Yellen has openly praised Bernanke and shares many of his views. She has said she believes what the Fed has done since the financial crisis, including quantitative easing, has been working. She says she plans to continue with the same policies at least until inflation reaches 2% and unemployment decreases to 6.5%. With the overall labor market still weak, even if unemployment hits 6.5% soon, Yellen does not want the Fed to change tactics until these other measures improve as well. The falling unemployment rate may be less positive than it appears, as many workers have simply left the workforce to go back to school, to retire, or because they have given up on the job search. Millions of workers are also underemployed. Given these factors, a more accurate unemployment rate might be around 13%.
Yellen is considered a dove, meaning she promotes monetary policies that keep interest rates low. She is also a strong proponent of forward guidance - clear communication with the public about what the Fed intends to do in the future and under what circumstances. So there shouldn’t be any surprises in Fed policy that could shock the markets, except insofar as the Fed cannot predict what the economy will do. The Fed might take an unexpected course if the recovery doesn’t continue as anticipated. The Fed’s most recent forward guidance, provided after its Jan. 30 meeting, is to continue with its current policies.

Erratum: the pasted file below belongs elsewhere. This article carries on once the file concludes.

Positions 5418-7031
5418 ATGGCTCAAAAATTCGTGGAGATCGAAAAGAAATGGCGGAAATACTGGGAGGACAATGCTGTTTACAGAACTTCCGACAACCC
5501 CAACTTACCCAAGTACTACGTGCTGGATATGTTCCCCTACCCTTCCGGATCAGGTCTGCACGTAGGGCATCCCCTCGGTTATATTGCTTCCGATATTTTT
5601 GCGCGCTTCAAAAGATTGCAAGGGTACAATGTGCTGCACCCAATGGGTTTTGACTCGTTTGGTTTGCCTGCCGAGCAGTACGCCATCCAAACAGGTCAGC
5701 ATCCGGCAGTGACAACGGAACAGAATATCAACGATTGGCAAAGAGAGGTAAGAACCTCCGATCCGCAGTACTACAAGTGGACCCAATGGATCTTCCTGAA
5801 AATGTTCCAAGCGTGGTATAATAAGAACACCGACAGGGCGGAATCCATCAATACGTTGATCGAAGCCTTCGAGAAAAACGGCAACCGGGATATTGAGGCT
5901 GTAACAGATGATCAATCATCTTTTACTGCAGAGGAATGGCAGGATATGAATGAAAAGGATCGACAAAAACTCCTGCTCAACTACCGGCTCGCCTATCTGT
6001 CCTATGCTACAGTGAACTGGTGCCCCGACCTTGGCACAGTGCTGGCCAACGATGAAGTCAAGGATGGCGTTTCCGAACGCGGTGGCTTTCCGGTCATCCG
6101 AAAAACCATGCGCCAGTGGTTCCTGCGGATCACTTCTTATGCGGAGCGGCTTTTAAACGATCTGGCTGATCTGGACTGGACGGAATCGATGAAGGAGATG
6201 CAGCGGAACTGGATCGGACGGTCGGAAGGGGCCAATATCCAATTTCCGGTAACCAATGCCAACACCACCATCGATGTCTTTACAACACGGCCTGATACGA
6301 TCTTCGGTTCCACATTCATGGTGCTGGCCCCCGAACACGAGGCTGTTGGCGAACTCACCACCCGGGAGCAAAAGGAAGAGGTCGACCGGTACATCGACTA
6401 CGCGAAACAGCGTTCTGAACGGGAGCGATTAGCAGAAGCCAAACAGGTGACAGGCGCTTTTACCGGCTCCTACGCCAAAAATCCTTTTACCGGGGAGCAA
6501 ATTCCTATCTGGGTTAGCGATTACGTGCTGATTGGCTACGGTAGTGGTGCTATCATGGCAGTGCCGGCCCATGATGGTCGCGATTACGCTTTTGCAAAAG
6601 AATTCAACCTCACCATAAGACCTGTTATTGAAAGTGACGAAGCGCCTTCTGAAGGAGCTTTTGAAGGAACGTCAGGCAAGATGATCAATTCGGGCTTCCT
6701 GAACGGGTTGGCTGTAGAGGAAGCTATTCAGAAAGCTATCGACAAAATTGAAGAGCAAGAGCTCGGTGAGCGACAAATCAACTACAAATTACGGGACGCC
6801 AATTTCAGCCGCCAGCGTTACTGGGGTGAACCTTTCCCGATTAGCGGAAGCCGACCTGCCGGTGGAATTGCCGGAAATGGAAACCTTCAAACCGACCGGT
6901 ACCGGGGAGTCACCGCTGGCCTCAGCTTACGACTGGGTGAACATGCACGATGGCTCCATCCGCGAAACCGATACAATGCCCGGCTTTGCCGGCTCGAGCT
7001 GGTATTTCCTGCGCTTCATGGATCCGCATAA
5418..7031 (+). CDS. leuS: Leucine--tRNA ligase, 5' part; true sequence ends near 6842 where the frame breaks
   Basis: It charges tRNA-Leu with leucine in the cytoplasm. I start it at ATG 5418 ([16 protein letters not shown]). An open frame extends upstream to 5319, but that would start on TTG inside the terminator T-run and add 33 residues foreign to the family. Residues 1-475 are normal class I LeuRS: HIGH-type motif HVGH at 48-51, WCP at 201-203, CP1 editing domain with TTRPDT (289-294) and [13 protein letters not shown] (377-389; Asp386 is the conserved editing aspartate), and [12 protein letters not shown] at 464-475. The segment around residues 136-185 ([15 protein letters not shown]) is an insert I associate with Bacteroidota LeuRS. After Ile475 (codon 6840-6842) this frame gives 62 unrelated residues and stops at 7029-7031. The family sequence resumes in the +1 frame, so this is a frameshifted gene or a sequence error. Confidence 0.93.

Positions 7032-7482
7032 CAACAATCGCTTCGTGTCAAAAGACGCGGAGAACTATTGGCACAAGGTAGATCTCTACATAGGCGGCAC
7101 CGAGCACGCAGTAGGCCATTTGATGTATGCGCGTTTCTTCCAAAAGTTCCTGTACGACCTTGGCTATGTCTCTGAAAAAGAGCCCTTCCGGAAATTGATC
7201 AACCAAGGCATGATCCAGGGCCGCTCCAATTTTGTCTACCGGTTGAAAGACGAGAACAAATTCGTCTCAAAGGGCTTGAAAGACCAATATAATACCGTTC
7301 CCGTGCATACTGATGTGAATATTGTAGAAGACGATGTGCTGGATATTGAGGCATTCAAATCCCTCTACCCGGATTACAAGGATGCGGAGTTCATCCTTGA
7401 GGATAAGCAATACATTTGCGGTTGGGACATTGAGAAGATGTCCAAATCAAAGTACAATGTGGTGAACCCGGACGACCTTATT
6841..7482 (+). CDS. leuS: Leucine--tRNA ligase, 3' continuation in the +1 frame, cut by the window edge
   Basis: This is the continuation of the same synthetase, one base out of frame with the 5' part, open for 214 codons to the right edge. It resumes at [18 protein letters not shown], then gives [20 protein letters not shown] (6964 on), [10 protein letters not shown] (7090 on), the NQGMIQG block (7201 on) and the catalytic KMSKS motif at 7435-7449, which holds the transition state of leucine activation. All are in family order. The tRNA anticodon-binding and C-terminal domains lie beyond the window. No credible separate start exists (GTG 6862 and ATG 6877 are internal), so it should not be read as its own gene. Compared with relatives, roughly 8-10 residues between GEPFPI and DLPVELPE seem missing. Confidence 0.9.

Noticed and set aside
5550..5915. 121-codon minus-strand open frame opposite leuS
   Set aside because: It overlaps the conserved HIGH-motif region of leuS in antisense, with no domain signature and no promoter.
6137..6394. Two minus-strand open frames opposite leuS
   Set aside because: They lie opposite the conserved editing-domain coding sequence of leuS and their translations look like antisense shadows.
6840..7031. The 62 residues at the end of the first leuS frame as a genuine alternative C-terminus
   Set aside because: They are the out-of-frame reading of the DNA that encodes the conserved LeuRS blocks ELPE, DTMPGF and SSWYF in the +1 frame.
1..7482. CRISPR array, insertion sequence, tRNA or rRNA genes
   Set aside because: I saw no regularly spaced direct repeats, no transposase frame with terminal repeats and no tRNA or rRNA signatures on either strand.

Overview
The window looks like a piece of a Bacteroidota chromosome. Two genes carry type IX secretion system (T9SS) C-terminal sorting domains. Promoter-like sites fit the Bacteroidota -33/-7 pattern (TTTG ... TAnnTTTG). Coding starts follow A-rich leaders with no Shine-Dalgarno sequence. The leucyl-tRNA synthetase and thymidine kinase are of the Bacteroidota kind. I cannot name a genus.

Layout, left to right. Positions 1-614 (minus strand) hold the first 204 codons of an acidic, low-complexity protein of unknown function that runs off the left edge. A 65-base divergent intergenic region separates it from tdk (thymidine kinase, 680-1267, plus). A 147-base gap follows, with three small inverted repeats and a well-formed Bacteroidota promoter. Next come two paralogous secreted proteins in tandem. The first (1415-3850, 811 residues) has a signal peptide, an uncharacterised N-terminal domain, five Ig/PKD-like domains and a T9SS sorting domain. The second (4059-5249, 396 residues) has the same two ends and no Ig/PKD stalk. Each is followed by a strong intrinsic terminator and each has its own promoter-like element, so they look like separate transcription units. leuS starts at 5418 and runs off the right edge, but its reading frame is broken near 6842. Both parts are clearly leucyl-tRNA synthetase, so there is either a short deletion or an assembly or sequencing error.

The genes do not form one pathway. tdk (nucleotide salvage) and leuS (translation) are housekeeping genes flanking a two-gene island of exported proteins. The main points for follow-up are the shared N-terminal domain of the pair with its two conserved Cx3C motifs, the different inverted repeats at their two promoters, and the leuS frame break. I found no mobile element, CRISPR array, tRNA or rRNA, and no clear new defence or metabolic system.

With Yellen in charge, “Treasury yields will continue to stay low,” said Sumant Gupta, head of corporate development at iTB Holdings, which provides fixed-income electronic trading solutions to institutional investors. Gupta has over 14 years of experience trading fixed-income securities on Wall Street. “The economy has benefited from the low-yield environment. However, there are still over 10 million unemployed Americans,” he said. “Economic growth is moderate at best and inflation is not a concern. For these reasons, the Federal Reserve under Janet Yellen’s leadership will continue to keep yields low to promote economic recovery.”
If GDP grows faster than the 3% or so Yellen is predicting for 2014, however, bond yields could increase as investors anticipate the Fed increasing interest rates to prevent the economy from overheating.